THE WORKING STIFF — By Darren Garnick
The Boston Herald (February 24, 2010)
To the delight of any business professional with the heart of an eight year old, there soon will be new weapons available for deployment in any marketing war.
It’s a new twist on origami. But instead of cutesy butterflies or frogs, the traditional business card can be transformed into a medieval catapult or a rapid-fire penny shooter with up to 10 coins per round.
Both of these elastic-powered weapons easily can be folded back into the conventional 2″ x 3.5″ rectangle. They are the brainchild of 24-year-old entrepreneur Bryce Bell, a recent Oklahoma State University graduate who’s had no luck traveling down his expected career path.
“I got my degree to get a mechanical engineering job, but a lot of the jobs out there didn’t appeal to me,” he says. “And for the ones that did, there were too many experienced engineers competing for the same position. So I guess I’m still doing some kind of manufacturing, although on a limited scale.”
Bell hopes his customized cards will be snapped up by businesses looking to distinguish themselves as fun, edgy and imaginative. He notes that potential clients are more likely to hold onto novelty cards that serve as a conversation piece, one that “appeals to the little kid in us all.”
In instructional videos posted on the Internet, Bell sets up a soda bottle shooting gallery in his garage — and demonstrates the difference between launching Tic Tac candies and spitballs from the catapult. Both weapons have a maximum range of 15 feet. Firing heavier Skittles is also an option for short-range targets.
Since January, Bell has sold 400 penny shooters at $8 a piece, and 300 prototype catapults at $5. His company, CARDnetics, has attracted a global customer base including the Netherlands, England, Australia, Japan, Germany and Greece. For now, Bell saves overhead costs by living with his parents in an Oklahoma City suburb.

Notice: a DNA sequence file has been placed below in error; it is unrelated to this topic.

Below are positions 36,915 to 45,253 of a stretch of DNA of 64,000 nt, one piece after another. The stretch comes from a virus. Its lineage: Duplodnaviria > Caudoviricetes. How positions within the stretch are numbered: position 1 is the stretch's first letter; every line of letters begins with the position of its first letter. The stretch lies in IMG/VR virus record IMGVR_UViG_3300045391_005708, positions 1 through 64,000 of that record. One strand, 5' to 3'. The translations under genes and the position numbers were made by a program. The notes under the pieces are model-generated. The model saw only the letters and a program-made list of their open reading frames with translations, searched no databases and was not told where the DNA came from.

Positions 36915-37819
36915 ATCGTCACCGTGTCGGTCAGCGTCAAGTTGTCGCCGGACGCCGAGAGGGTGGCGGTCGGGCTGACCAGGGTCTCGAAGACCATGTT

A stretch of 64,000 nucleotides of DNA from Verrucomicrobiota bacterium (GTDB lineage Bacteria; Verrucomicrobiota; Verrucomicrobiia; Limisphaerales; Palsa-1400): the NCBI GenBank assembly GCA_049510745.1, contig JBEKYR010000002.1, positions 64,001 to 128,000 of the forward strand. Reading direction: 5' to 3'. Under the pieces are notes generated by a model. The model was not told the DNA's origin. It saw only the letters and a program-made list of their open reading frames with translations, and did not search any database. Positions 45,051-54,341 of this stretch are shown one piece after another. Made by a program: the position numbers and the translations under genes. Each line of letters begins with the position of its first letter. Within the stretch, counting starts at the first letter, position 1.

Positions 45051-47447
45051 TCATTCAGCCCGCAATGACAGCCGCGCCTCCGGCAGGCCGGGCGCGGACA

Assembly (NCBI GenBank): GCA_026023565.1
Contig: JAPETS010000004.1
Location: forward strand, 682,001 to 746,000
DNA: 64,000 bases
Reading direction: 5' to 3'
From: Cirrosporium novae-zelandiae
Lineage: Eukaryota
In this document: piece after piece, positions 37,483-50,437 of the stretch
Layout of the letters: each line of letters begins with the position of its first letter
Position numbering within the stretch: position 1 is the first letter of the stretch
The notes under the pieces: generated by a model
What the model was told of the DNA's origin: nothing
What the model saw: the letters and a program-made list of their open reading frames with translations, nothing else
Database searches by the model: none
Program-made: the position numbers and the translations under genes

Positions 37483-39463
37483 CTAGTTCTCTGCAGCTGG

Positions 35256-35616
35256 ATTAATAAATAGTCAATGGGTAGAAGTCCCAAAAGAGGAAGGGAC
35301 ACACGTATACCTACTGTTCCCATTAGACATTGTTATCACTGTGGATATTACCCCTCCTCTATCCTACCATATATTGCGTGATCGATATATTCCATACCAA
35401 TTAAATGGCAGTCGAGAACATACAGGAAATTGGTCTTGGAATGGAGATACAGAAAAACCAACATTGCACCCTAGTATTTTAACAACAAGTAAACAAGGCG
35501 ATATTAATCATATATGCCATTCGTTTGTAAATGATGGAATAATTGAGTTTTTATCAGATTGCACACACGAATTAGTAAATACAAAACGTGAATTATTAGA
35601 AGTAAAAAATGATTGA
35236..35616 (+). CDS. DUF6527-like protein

Both business card gadgets are laser cut and then assembled by hand. When his penny shooters first hit the market, Bell had figured he would sell 50 at the most. Caught with no inventory, he was forced to halt orders and tell customers he was sold out.
“It was a great problem to have,” Bell says. “But if you’re selling a product, you should be able to deliver it in a reasonable amount of time. I’m now building up a stockpile of inventory so I can meet the demand.”
Both cards will be available for sale in a month, he says, adding that he is exploring licensing the designs with vendors for mass production.
As a longtime hobby, Bell has also created his own air cannons that shoot a wide variety of ammunition including horseshoes, golf balls, toilet paper and cans of food. He doesn’t sell those weapons because of liability concerns, but shrugs at the idea his penny shooter can be equally dangerous.
“I’m sure someone could possibly get hurt, but you’re not really shooting any harder than you can toss a penny,” he says, noting he includes a disclaimer that the operator is liable for his or her own actions.
As for the “her” pronoun, Bell is particularly surprised by the amount of interest from female customers.
“Sure, I sell to mostly guys,” he says. “But I see quite a few girls’ names on my mailing list. Much more than I ever thought there would be.”
Darren Garnick’s “The Working Stiff” column runs every Wednesday in the Boston Herald. Watch videos of the business card catapult and penny shooter at the Stiff blog.